Dalston House is at 1–7 Ashwin Street, E8, near Dalston Junction, until August 4, 12pm-6pm. Admission is free.
- © Nigel Howard
- © Nigel Howard
One of the upcoming trends in interiors is the use of illusion to distort perceptions and understanding of reality. The art of trompe l’oiel, where optical illusions are created using ordinary images, was used by the Greeks and Romans and is currently making a comeback in interior design and domestic objects.
The largest scale example of this is currently in Dalston, east London – a complete house that isn’t, by Argentinian artist Leandro Ehrlich – commissioned by the Barbican.
The fake life-size façade of a Victorian terraced house, complete with a door, windows, mouldings and other architectural details, which evokes the house that previously stood on the block, is actually lying on the ground with a mirrored surface, positioned overhead at a five-degree angle.
Londoners can climb up the wall of the house or hang off it, just by lying on the ground. They see themselves as scaling the brick work.
It’s a disturbing yet fascinating experience. “Illusion plays a role as a trigger, seducing the viewer to participate in the experience,” explains its creator Leandro Ehrlich. It questions “our understanding of reality: for me the question is not the mere opposition between the illusionary and the real, rather the understanding that what we call real, is also part of a construction. The mutual definition of both illusion and reality requires perception as a catalyst. Londoners are a very sophisticated audience when it comes to contemporary art. I expect people to be surprised, to enjoy, to think, to question.”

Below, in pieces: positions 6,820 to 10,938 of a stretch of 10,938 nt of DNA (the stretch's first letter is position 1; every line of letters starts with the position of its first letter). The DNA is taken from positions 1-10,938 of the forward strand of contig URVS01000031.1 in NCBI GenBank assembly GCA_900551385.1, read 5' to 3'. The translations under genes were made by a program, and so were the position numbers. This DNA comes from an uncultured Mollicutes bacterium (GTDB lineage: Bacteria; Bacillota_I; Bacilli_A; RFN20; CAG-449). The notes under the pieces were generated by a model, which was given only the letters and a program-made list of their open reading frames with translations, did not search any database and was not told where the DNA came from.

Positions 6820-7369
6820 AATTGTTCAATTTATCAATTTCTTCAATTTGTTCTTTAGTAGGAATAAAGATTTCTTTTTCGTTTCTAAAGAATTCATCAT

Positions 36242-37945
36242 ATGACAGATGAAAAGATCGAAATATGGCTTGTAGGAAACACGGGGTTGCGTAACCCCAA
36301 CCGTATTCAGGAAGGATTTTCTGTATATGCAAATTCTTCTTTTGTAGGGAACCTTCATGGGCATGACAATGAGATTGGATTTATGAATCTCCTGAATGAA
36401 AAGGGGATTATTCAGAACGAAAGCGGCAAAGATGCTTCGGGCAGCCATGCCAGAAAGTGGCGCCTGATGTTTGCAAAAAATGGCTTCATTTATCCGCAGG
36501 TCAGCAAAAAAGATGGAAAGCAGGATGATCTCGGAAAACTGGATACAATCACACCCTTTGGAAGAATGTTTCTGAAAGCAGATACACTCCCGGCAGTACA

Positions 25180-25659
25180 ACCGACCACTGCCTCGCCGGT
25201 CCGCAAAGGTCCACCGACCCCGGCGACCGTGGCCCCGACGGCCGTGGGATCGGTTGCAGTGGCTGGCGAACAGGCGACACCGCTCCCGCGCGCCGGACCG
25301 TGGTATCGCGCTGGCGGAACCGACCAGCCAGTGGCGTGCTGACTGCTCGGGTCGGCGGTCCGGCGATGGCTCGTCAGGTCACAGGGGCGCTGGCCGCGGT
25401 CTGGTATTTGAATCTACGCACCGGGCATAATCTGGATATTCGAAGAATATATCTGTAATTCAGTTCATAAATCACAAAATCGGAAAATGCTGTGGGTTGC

Play with the illusion at 1–7 Ashwin Street, E8, near Dalston Junction, until August 4, 12pm - 18pm. Admission is free.
Many interiors designers are playing with illusions to create eye-catching furniture, homeware and accessories. View the latest illusion trends here.